Forty Years after Entebbe: A New Era of Israeli Relations with Uganda and Kenya

Following the Yom Kippur War in 1973, twenty-nine out of thirty African states broke relations with Israel in a demonstration of solidarity with Egypt. In the half century since, Israel has sought to renew ties throughout Africa.
Uganda’s President, Museveni, left, in Burundi [AP]

Following the Yom Kippur War in 1973, twenty-nine out of thirty African states broke relations with Israel in a demonstration of solidarity with Egypt. In the half century since, Israel has sought to renew ties throughout Africa, though this process has been rocky at times. At the formation of the African Union (AU) in 2002, for example, Israel’s attempts to gain a seat as an observer were thwarted by a bloc of African states led by Libya’s ruler, Muammar Gaddafi. It remains an important goal of Israel’s Africa policy to gain legitimacy on the continent through a seat at the AU. 

In recent years, Israel has launched a charm offensive in several African countries to revive diplomatic, economic, and security ties. In particular, Israel has expended much effort in East Africa, especially Kenya and Uganda. The fruits of this labor can be seen in the recent visit of Kenya President Uhuru Kenyatta to Israel and the upcoming visit of Israeli Prime Minister Benjamin Netanyahu to East Africa in July 2016 that will coincide with the fortieth anniversary of the Entebbe Raid where the prime minister’s brother, Jonathan Netanyahu, died. This short paper looks at the return of Israel to Uganda and Kenya, seeking to answer why Israel is engaging in these East African countries and to look at what lays ahead.

Roots of the modern relationship between Israel, Kenya, and Uganda

The political history between East Africa and the Zionist movement that would form the state of Israel dates to 1903, when the British Empire offered a large parcel of the Mau Plateau to Theodore Herzl, leader of the Zionist Federation. The British proposal for a temporary home for European Jews was a response to ongoing pogroms in Russia against its Jewish subjects. Though some Jewish organizations believed the Jewish diaspora should welcome resettlement in East Africa, the offer was eventually rejected in 1905 by a plurality of groups lead by the World Jewish Organization. 

Though East Africa may strike some as an odd choice for Jewish resettlement, a sizeable community of African Jews reside in Uganda. Indeed, the Abayudaya Jews numbered approximately 3,000 when Idi Amin seized power in 1971. 

Idi Amin, the PLFP, and the Entebbe Raid

Under Idi Amin’s rule, Uganda’s support for Palestinian independence created tension with Israel, which broke into open hostility with the infamous Entebbe Raid. 

In June 1976 a branch of the Popular Front for the Liberation of Palestine (PLFP) hijacked a flight carrying 248 passengers from Tel Aviv to Paris, and redirected the airplane to Entebbe Airport in Uganda.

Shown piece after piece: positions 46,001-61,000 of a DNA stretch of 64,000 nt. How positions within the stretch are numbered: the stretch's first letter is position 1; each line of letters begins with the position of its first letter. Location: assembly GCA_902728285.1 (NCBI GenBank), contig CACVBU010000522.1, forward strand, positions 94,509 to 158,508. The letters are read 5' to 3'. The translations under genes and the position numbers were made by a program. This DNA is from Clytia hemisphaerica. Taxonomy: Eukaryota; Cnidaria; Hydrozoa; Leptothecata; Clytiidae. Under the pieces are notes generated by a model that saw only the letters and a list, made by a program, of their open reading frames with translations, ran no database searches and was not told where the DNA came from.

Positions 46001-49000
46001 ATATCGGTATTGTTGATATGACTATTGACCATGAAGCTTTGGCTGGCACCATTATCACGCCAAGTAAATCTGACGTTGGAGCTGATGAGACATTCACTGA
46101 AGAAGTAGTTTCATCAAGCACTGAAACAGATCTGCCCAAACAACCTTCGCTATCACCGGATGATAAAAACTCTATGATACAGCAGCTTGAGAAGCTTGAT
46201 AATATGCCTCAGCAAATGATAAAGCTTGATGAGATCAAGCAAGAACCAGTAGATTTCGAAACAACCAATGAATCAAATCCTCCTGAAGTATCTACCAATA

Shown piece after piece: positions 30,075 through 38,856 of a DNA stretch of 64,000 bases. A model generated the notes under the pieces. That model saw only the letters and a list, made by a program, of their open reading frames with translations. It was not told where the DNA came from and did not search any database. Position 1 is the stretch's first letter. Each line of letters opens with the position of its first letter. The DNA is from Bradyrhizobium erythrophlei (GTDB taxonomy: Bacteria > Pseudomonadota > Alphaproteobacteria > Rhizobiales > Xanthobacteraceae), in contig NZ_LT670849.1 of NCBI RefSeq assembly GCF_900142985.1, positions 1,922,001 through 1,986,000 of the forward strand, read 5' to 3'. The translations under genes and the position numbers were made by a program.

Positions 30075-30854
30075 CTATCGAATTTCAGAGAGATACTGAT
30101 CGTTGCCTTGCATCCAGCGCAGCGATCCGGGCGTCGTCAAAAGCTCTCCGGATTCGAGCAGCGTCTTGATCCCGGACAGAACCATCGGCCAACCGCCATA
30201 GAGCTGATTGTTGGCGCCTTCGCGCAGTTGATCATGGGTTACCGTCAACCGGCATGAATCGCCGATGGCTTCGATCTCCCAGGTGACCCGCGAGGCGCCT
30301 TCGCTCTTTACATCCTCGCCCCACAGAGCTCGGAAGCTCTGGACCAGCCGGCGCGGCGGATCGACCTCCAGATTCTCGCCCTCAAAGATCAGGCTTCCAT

Idi Amin personally greeted the plane at the airport, and provided the hijackers with logistical and political support. In neighboring Kenya, the government condemned the hijacking and granted access to Israeli warplanes to land at Jomo Kenyatta Airport to execute what was later known as the Entebbe Raid. Following a stand-off that lasted several days, Israeli commandos launched an operation that ended the stand-off and managed to rescue all but three hostages. During the attack, Israel lost one of its commanders, Jonathan Netanyahu, brother of the future prime minister of Israel, Benjamin Netanyahu. The decision by the Kenyan government to facilitate the raid infuriated Idi Amin. Subsequently, Amin directed the massacre of thousands of Kenyans living in Uganda along with Abayudaya Jews, whose numbers were reduced to 300. In support of Amin’s position, the Organization of African Unity (OAU) lodged a complaint with the United Nations Security Council charging Israel with violating the sovereignty of an independent state. 

Renewing ties

In the wake of the Entebbe Raid—and even after the end of Amin’s rule in 1979—Israel-Ugandan relations remained low and struggled to improve. In recent years, however, relations have warmed as both countries have worked to resuscitate political and diplomatic ties. Israel has been involved in development projects with the community of Abayudaya in Mbale in eastern Uganda, where the population has rebounded to roughly 2,000. There has also been a trickle of Israeli business tours in Uganda, with the intention of exploring investment opportunities. During the visit of Israeli Ambassador to East Africa Gil Haskel, the Ugandan Minister of State for Industry Dr. James Mutende encouraged Israeli businessmen to invest in industry, agricultural processing, and tourism. (1) Israeli companies are also active in Uganda’s infrastructural development and the services industry. And bilateral cooperation currently encompasses agriculture, postharvest technologies, animal husbandry, water management, health, and homeland security. (2)